Communities in Los Angeles County have a new set of tools for land use decisions and development policies that decrease greenhouse gas emissions and improve workers’ wages. A report by the Economic Roundtable, Industry Greenhouse Gas and Wage Sustainability released on Mother’s Day in honor of Mother Earth, identifies the climate change effects as well as the wage sustainability of jobs in each industry.
Scaling environmental impacts to a single job helps local government plan for industry growth that provides enough jobs for each community’s workforce while remaining under the ceiling for greenhouse gas emission set by federal, state, and local goals. This baseline profile of Los Angeles County industries uses three dimensions of sustainability: greenhouse gas emissions, economic viability based on industry size and growth, and social sustainability based on wages for workers.
Humans burning fossil fuels have caused global climate change with disruptive consequences for the economy, water supply, transportation, agriculture, coastal communities, energy, ecosystems, and national security. Concentrations of greenhouse gases in the global atmosphere surpassed 400 parts per million in March, according to the National Oceanic and Atmospheric Administration. The level considered “safe” for human life is 350 ppm. Emission reduction targets for California and the U.S. converge on reducing greenhouse gas emissions by 83 percent in 2050. The report finds that Los Angeles has not made progress towards reducing emissions and energy consumption.
Local government can help achieve goals for reducing greenhouse gas emissions through land use decisions and development policies that encourage an industry structure that adds growing value to the economy and employs growing numbers of workers while decreasing amounts of greenhouse gases released.
- Los Angeles County industries have not yet made visible progress in meeting the federal target for 2020 of reducing greenhouse gas emissions 17 percent below 2005 levels.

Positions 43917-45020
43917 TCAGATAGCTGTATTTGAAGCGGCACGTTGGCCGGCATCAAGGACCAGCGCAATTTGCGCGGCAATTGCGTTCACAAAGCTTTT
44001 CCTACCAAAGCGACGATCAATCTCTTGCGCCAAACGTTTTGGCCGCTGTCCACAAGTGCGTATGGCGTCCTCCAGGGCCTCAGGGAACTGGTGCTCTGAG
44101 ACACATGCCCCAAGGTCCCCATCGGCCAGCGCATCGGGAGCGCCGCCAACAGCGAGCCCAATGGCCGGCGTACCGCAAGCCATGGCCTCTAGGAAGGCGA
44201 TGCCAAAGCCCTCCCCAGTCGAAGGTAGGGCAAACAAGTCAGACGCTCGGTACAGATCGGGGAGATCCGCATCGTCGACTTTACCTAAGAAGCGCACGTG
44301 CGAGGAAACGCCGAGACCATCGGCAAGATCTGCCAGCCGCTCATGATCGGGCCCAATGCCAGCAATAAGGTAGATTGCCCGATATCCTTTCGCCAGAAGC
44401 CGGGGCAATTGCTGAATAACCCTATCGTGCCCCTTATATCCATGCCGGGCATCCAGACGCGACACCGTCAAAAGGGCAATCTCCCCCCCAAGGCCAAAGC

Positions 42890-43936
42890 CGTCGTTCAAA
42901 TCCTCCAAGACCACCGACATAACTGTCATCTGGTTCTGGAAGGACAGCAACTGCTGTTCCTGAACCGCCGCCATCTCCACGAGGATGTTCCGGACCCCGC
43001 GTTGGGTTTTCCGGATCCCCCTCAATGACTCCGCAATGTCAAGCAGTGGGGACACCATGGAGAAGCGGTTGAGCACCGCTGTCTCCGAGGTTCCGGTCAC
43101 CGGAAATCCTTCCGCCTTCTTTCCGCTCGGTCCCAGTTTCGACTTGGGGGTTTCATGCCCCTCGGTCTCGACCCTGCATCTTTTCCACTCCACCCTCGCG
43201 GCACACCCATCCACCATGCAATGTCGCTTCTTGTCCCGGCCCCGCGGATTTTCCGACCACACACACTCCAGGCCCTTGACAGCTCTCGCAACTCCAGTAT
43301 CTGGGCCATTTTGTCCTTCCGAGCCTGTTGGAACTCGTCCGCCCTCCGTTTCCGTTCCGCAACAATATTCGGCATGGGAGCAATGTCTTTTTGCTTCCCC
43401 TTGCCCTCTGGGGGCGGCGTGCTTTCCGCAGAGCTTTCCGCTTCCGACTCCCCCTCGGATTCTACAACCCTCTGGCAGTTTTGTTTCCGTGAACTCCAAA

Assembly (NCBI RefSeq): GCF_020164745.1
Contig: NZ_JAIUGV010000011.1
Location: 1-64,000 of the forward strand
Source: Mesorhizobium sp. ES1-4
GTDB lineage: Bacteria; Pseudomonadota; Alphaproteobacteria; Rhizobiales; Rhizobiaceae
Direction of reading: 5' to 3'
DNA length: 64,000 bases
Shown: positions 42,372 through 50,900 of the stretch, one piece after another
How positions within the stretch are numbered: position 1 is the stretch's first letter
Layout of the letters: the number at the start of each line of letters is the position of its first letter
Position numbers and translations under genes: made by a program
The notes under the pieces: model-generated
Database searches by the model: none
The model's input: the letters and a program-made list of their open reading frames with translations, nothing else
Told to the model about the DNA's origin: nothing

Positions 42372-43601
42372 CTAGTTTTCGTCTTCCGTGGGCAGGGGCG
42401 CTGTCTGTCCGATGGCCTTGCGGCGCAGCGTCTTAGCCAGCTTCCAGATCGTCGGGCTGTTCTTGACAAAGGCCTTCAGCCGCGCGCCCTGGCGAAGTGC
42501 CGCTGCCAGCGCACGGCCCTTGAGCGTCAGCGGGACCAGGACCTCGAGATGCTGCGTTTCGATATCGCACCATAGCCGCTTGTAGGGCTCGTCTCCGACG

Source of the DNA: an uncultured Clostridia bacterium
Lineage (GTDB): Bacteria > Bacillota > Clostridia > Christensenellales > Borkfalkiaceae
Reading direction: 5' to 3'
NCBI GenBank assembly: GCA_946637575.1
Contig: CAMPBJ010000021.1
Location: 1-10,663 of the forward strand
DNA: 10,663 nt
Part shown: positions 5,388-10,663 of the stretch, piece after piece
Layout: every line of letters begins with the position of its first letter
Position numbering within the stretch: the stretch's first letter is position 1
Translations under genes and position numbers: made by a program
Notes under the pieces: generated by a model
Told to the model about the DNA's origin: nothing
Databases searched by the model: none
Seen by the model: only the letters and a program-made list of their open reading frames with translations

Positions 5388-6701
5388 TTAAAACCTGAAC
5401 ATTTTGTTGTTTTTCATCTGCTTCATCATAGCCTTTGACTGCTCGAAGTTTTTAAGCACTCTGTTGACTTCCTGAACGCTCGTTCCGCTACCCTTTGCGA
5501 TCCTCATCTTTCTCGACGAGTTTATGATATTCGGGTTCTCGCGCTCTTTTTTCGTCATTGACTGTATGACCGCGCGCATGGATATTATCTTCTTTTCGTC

- The very highest levels of greenhouse gas emissions are from cornerstone industries that provide energy and movement that are essential for the economy – petroleum extraction and refining, electric power generation and distribution, air transportation, and trucking.
- The lowest wages are predominantly in routine service industries – retail, restaurants, hotels and personal services.
- Customer trips are estimated to account for a metric ton or more annually of greenhouse gas emissions per employee in 20 major industries, and account for more emissions per job than establishment activities in 18 major industries.
- The long-term sustainability of all industries is dependent on cleaner sources of energy and higher levels of value added to the economy per unit of energy consumed.
To achieve goals for ecological and social sustainability, we make the following recommendations to local government
- Invest in renewable energy.
- Reduce energy consumption through more efficient production processes.
- Raise the minimum wage so workers can pay for basic needs.
- Support growth of industries that have a light environmental footprint and pay sustaining wages to their workers.
Download one-page fact sheets for subregions of Los Angeles County
- City of Los Angeles
- San Fernando Valley
- North Los Angeles County (Antelope Valley)
- Arroyo Verdugo (La Crescenta-Montrose and La Canada Flintridge)
- San Gabriel Valley
- Westside Cities
- South Bay Cities
- Gateway Cities (Long Beach and Signal Hill)
- Las Virgenes (Malibu)
Read our press release.
The report was prepared for the California Energy Commission by the Economic Roundtable in collaboration with California Center for Sustainable Communities Research at UCLA.
- May 12, 2015. High-wage, low-polluting jobs are rare in LA county, report says by Ben Bergman. Southern California Public Radio.